Not dying as a form of public entertainment.

Their lives are not open to anyone who feels the need to look.

In any case, searches I've been doing indicate that legally, prisoners are considered to not have privacy rights.

I guess I drew a distinction between loss to COs for obvious reasons and the fact that their personal information beyond public records regarding their case and conviction is not suddenly available, executions not viewable ect.

Apparently the law doesn't parse things that finely.

#45 | Posted by jpw at 2014-07-25 12:53 AM | Reply | Flag:

A perceived threat of retribution against the executioner and other participants in the killing.

Hmm. Doesn't make sense within the context of modern laws since the family is allowed to view it anyway.

#46 | Posted by jpw at 2014-07-25 12:56 AM | Reply | Flag:

I don't think an inmate loses their right to privacy during their execution.

Because they lost it long before then, when they became an inmate. How do you not know these things?

#47 | Posted by snoofy at 2014-07-25 12:56 AM | Reply | Flag:

www.npr.org

In 1936, reporters blasted what they called the 'carnival in Owensboro.' Many scholars say Bethea's execution -- and the coverage it received -- led to a banning of public executions in America. However, that will change with the closed-circuit television coverage of Timothy McVeigh's execution. The convicted Oklahoma City bomber is scheduled to die by lethal injection May 16* at a federal prison in Terre Haute, Indiana.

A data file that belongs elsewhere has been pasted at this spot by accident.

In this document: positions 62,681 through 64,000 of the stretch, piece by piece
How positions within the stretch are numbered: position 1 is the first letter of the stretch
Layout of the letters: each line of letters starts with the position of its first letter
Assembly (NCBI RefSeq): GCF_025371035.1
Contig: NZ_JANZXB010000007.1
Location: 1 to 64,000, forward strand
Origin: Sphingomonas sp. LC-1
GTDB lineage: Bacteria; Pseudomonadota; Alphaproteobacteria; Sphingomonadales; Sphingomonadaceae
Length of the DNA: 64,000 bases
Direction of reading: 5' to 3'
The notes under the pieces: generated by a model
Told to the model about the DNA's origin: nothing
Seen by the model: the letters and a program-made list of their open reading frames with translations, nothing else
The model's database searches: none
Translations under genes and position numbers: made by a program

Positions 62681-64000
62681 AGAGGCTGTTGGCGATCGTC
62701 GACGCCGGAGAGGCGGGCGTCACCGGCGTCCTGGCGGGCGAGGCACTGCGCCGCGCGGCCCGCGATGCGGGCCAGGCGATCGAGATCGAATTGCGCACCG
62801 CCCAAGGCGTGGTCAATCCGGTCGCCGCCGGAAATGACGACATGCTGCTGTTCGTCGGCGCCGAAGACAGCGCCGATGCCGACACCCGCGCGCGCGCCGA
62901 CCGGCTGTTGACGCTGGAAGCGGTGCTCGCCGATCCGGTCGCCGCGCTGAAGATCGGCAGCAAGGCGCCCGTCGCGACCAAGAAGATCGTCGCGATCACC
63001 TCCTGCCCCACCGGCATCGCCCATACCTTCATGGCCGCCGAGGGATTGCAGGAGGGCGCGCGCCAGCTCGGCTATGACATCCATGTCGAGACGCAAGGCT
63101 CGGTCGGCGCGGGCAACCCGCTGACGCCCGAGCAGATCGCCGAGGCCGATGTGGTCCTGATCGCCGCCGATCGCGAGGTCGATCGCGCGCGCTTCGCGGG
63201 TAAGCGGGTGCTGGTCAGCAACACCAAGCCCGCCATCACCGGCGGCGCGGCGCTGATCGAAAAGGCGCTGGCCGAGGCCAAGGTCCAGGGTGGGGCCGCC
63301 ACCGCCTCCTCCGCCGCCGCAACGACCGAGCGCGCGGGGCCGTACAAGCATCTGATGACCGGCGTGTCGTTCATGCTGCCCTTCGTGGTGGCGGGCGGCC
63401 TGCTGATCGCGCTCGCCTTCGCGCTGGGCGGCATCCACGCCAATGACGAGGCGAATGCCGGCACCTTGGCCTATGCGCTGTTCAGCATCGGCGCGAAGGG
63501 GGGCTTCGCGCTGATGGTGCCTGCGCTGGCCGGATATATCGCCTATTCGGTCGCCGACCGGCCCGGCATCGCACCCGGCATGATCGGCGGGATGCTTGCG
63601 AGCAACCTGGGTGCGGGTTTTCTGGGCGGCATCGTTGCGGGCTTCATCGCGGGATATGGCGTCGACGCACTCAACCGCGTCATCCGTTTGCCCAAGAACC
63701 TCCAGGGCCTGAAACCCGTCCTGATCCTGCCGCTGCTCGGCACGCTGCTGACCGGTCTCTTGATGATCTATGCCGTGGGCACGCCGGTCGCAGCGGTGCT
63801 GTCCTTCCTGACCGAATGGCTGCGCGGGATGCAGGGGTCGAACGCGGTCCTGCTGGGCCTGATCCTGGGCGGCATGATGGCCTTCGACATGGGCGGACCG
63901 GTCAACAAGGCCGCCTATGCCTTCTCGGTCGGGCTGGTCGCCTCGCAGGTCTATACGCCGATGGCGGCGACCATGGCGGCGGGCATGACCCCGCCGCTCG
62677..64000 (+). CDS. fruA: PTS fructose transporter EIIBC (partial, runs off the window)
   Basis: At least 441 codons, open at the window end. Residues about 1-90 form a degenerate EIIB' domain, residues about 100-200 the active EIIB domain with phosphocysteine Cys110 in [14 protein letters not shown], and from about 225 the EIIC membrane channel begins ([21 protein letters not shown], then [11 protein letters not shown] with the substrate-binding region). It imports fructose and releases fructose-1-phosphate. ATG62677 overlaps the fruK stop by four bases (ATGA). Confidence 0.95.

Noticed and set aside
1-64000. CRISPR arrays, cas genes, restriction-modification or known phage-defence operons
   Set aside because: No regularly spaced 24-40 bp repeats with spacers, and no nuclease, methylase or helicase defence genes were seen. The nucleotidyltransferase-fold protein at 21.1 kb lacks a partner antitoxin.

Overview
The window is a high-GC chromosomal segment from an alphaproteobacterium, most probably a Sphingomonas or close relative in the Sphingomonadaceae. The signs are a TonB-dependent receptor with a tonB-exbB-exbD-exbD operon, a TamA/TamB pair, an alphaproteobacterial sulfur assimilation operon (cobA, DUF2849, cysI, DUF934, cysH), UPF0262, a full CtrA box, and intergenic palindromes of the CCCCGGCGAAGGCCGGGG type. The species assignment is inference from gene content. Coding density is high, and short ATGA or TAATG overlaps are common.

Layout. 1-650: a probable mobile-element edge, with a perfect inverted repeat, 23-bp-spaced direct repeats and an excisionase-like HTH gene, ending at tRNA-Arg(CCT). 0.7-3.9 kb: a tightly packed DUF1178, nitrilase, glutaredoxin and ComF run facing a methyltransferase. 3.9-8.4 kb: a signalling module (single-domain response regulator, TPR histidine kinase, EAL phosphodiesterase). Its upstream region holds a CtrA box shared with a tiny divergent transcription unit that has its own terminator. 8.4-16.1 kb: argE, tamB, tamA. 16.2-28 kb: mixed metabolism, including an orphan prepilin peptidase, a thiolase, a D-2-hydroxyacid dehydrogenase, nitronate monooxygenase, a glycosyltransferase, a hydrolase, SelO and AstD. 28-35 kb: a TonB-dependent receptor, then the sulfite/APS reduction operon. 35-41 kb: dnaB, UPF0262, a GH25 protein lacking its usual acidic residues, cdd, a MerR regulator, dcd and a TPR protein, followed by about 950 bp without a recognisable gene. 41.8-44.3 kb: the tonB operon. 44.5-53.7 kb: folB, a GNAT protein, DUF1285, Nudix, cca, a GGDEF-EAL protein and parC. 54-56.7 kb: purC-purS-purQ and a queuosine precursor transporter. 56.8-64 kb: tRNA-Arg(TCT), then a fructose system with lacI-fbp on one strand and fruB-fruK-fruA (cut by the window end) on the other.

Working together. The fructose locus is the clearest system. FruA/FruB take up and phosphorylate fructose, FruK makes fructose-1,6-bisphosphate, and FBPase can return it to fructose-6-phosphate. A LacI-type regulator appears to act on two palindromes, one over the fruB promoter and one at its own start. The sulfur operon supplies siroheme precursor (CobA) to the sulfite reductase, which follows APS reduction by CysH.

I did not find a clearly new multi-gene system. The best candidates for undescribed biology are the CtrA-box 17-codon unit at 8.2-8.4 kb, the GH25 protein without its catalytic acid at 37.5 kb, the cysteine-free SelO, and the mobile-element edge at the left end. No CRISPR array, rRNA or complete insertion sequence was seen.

#48 | Posted by LarryMohr at 2014-07-25 12:57 AM | Reply | Flag:

Their lives are not open to anyone who feels the need to look.

But we're not talking about their lives. We're discussing the ceremony when they stop being alive, pursuant to a penalty imposed by society.

How the deliberate killing of someone by the state can be anything but a public affair... maybe a right-winger can explain it to you, because I sure can't. (See also: Forbidding the press from taking pictures of flag-draped coffins coming home.)

#49 | Posted by snoofy at 2014-07-25 01:01 AM | Reply | Flag:

Because they lost it long before then, when they became an inmate. How do you not know these things?

#45

#50 | Posted by jpw at 2014-07-25 01:02 AM | Reply | Flag:

A perceived threat of retribution against the executioner and other participants in the killing.

#44 | Posted by snoofy at 2014-07-25 12:50 AM | Reply | Flag:

Tis why the ACTUAL ones doing the executing are in another room to push the syringes into the tubing through a little hole in the wall or flipping the switch on the electric chairs or dropping the cyanide pills into the gas chamber and having 5 people with rifles with only 1 I believe having a live round.

#51 | Posted by LarryMohr at 2014-07-25 01:02 AM | Reply | Flag:

maybe a right-winger can explain it to you, because I sure can't.

Whatever. I admit I was wrong. Don't really care beyond that.

Forbidding the press from taking pictures of flag-draped coffins coming home.

I'd be OK with that being allowed. I don't really get the ban on it other than hiding the true cost of the right wing's recent foreign policy debacles.

#52 | Posted by jpw at 2014-07-25 01:05 AM | Reply | Flag:

having 5 people with rifles with only 1 I believe having a live round.

I thought that was a firing squad thing, except in reverse.

One had a blank cartridge but no one knew who, so any could believe it was them and, therefore, they didn't partake in the execution.

#53 | Posted by jpw at 2014-07-25 01:06 AM | Reply | Flag:

Doesn't make sense within the context of modern laws since the family is allowed to view it anyway.
#46 | Posted by jpw